The utter generosity of the poor humbles us. They give rice to every mendicant even when their rice is getting over. That is what needs to be understood - their greatnes and their richness. That is what they are defined by. That they are impoverished is what defines us.
We are the cause of that poverty - and the onus is on us to share deeply and completely. (email@example.com)
There are posts celebrating
schooling in villages. My heart aches. Schooling every potter and weaver and
farmers away from their vast traditions is a defeat and no victory. It is the
indicator of the destruction of diverse learnings and strengths and
existances. And the establishment of the monopoly of the Schooled.
When a farmer, an adivasi deeply learned in the lore
of the forests, desires his children to learn reading, writing and go to
colleges and start anew in the other world, losing every vast inherited wisdom
and starting anew as a first generation learner - then I see the utter defeat
of my dreams, and the end of my imaginings.
Aparna Krishnan I understand all that. Yes, it if far far better
that than the excuses for schools that there are. But the fact is that
schooling as a structure is deeply and unremediably flawed. We would do well to
face that. Many many skills can neither be taught nor validated in a school. A
'double period' of pottery cannot make a potter - chooseing the clay,
harnessing the bullocks, seaching the right sand,
fashioning the wheel - these belong to a different framework of learning. To
even think of working towards a sane and fair society we are forced to see
foundational flaws. And envision a different society, which will have very
different learning frameworks. Modern schooling - the good, the bad and the
ugly - is all one. Destructive.
Aparna Krishnan To
school the world is to establish ourselves as the leaders as finally it
validates our reading writing skills over all others. We have deep stakes in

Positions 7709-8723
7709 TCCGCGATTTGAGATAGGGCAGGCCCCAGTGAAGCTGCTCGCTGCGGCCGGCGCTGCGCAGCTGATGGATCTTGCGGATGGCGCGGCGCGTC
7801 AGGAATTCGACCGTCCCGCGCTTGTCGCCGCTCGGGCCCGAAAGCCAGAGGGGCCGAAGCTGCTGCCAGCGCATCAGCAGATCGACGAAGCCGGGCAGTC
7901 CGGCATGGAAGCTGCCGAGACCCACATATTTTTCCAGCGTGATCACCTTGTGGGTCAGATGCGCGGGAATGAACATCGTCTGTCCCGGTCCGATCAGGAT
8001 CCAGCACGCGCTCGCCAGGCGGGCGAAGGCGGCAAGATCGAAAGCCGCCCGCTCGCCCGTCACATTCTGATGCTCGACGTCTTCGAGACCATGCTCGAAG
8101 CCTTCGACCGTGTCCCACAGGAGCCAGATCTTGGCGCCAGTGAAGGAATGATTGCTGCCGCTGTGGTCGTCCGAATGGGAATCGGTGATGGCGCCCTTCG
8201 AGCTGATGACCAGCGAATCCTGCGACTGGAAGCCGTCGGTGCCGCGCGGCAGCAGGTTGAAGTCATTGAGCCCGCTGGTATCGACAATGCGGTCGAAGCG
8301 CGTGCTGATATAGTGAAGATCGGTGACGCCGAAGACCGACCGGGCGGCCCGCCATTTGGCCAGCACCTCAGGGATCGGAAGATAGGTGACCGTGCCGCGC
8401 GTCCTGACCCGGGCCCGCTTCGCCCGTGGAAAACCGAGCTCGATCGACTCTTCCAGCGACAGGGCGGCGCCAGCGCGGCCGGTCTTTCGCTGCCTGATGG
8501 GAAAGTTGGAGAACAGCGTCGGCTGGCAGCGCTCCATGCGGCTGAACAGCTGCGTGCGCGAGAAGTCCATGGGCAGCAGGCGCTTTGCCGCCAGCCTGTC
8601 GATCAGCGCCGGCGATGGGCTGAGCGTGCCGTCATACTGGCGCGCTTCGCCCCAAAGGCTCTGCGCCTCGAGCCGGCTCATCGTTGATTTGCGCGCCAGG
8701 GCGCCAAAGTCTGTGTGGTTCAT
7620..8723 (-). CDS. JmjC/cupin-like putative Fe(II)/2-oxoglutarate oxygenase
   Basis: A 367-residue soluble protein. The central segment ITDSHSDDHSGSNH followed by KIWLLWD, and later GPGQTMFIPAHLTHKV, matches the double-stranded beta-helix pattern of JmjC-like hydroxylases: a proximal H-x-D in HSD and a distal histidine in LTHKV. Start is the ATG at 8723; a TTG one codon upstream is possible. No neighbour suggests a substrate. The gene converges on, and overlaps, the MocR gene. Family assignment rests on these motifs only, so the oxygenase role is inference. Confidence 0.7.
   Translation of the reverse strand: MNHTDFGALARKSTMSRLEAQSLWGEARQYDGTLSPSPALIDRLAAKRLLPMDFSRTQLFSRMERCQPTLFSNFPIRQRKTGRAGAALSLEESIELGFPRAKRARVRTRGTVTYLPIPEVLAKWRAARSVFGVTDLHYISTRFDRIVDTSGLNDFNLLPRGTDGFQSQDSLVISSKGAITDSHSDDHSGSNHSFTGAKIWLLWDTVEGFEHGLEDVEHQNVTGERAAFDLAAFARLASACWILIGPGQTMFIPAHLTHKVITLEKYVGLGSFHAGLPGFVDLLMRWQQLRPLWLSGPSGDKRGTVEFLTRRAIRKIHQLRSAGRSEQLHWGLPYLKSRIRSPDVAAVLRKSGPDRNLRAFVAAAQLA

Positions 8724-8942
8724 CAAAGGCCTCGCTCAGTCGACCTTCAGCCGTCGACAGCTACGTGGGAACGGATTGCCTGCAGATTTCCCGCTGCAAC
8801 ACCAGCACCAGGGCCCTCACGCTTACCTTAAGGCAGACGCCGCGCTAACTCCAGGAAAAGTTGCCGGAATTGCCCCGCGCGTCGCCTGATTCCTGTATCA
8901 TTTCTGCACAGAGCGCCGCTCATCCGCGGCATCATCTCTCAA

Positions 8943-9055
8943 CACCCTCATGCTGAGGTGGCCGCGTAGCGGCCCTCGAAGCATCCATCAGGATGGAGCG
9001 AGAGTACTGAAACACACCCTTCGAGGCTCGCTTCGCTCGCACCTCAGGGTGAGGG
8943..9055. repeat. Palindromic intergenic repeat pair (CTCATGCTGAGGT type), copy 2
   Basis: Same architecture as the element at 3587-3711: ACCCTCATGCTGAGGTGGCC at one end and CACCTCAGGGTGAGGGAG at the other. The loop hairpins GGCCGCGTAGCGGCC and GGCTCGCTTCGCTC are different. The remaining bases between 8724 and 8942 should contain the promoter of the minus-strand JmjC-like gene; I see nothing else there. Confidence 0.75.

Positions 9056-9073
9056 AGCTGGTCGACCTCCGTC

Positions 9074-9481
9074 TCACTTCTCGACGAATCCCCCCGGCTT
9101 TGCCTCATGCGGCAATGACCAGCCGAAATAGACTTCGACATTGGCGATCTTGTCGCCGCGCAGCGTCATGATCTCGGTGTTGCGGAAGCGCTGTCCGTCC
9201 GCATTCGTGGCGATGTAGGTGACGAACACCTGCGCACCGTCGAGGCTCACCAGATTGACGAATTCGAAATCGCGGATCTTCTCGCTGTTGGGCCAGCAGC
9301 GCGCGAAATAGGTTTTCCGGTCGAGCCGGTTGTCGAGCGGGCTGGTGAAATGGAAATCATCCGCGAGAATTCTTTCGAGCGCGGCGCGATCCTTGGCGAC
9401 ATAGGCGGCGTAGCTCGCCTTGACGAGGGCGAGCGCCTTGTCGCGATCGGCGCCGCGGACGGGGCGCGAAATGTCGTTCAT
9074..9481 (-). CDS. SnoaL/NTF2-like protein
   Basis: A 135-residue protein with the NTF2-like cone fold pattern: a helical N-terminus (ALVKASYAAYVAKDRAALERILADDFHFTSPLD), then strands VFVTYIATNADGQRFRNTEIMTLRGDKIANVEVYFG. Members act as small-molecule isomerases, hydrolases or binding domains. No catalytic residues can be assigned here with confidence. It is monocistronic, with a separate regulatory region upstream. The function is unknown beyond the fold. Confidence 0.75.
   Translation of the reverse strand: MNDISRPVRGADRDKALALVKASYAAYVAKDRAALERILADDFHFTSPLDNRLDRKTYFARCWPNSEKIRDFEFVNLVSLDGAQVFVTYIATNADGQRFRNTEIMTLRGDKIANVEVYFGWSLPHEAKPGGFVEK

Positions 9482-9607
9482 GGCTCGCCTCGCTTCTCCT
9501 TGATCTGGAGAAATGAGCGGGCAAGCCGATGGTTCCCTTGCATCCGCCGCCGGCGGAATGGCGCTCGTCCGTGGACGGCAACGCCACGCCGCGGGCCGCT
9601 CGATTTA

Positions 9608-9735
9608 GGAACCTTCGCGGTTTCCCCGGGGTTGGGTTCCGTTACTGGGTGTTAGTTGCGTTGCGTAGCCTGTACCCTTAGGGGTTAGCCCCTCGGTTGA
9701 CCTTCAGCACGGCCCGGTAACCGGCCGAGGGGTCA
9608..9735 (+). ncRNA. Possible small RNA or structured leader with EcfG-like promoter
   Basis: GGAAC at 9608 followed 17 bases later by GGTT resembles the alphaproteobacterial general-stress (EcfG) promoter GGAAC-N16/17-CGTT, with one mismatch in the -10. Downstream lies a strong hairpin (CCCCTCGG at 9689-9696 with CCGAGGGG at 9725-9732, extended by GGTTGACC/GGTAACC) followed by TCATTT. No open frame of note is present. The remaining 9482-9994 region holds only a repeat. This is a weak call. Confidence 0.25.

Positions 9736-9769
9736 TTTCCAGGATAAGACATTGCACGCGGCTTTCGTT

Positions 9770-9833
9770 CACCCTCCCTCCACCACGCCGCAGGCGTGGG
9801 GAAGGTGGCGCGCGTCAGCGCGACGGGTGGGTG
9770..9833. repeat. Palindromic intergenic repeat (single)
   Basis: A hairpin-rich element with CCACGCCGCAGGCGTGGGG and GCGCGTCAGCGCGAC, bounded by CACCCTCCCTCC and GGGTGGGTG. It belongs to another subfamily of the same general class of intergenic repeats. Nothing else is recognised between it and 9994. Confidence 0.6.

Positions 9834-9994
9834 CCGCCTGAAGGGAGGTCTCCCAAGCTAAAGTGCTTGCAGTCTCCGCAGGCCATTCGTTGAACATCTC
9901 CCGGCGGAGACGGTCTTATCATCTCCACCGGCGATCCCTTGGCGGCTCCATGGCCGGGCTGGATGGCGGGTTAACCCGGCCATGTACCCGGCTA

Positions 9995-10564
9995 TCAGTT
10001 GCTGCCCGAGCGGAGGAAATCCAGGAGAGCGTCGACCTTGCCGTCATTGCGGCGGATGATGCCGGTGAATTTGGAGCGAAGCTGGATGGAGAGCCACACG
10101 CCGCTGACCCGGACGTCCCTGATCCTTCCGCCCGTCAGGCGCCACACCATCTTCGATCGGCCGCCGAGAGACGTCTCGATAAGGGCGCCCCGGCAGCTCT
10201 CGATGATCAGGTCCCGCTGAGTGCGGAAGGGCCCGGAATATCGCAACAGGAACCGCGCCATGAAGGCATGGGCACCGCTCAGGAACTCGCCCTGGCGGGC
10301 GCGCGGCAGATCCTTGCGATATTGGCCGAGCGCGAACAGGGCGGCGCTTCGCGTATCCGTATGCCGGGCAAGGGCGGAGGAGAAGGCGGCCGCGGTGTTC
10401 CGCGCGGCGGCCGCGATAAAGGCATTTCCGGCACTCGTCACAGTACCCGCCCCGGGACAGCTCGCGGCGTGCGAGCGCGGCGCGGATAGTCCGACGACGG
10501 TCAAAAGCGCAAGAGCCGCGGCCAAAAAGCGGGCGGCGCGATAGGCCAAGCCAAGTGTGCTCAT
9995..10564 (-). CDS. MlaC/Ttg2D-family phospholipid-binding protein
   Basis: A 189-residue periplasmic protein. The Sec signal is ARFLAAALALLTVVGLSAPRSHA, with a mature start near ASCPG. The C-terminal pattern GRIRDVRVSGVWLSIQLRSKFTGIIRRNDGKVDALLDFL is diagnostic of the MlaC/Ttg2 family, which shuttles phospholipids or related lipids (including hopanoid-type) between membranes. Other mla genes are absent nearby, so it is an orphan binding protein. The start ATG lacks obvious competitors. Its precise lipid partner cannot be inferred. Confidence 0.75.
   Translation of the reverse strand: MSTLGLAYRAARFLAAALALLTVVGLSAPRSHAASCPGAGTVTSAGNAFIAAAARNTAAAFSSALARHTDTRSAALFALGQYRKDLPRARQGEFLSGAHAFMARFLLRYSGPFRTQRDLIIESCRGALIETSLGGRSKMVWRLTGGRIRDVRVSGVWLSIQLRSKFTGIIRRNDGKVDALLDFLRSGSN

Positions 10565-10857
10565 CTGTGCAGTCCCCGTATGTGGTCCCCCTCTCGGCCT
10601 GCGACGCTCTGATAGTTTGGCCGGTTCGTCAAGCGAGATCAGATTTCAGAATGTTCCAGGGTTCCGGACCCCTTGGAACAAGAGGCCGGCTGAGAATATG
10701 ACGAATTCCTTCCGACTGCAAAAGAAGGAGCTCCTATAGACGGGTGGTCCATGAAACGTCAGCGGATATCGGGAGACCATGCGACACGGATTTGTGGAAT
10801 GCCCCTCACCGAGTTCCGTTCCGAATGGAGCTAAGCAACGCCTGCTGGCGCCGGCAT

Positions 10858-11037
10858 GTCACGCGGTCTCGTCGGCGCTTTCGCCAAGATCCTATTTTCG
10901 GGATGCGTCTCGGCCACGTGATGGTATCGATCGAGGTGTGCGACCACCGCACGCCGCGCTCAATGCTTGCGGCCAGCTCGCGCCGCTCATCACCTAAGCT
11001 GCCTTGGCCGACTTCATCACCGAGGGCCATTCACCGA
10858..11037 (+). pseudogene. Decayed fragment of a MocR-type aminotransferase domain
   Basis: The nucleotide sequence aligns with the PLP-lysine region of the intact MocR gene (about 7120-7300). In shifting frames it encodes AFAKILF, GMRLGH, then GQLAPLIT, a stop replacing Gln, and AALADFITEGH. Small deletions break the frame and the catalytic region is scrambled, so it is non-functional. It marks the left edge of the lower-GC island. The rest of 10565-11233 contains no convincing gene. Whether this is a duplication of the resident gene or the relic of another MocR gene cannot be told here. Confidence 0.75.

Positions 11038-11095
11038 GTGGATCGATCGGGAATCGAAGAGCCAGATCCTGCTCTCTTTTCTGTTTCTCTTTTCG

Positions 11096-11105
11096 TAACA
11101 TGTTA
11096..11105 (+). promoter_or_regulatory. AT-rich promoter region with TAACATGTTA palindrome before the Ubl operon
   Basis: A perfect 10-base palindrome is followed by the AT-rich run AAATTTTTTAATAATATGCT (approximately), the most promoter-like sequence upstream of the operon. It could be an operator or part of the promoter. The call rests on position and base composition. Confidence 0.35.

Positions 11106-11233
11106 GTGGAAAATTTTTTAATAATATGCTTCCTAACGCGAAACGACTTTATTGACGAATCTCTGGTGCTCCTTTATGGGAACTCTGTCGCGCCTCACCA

the continuing of the schooling myth, as we do in many other myths.
Outlawing schools would level the field in ways no revolution can. Schools and
Aparna Krishnan I would think that the potter's son makes pots with the father, and the thatcher's son thatches. These are skills learnt by working thro' growing years. Required literacy skills can be supplied in the evenings. And before someone jumps in to tell me that I am 'depriving the poor of schooling' I extend an invitation to all to come to my village and see where the poor are left postschooling. In a nether world. Unfit to farm, and unfit for the dream white collar jobs. Simply making a beeline to the arrack shop. Like · Reply · 1 · August 12, 2015 at 4:19pm
Aparna Krishnan But parallely we need to structure a world where every sustainable skill has respect and remuneration equal to that of 'computer skills'. Faling which, lets lump it. And watch communities get negated and destroyed. Like · Reply · August 12, 2015 at 4:20pm
Aparna Krishnan Anyway we are unable to rebuild the world of our dreams. And so we play along as well.
And there is the the retarding effect of school which is more visible with every passing generation (at the least the personalities are disjointed, with some scholastic ability but little perspective or empathy, just like the subjects they learn which are as artificially disjointed).
But more worrying is the hegemonising effect of schools where wise and learned village communities become 'iiliterate', second division holders, and suddenly and cruelly inferior to the literate community. The complete negation that schooling does to the potter and the thatcher and the vaidya in our village is a crime vaster than any.
But unable to beat this system, we also school our children, and goad them to do 'well in board exams'.
A school can attack the very foundations of a community's sense of self worth and self identity. A 'superior way' is imposed from above and that can be fatal.
Every schooled youngster in my village is convinced that local systems of healing are 'superstitious', they take their wives only for an allopathic delivery and do not trust the local dai, they certianly do not want to do agriculture or pottery and prefer shopfloor jobs to these even when they are lower paying.
I agree this is the malighned mainstream schooling at work, and some alternative schools would be more sensitive. But I suspect more and more it is part of the framework of the school itself - otherwise why would one set up schools in the world of other communities. The potter does not come and set up pottery schools in our spaces ro raise us out of our abyss. These are deep seated games of power and dominence.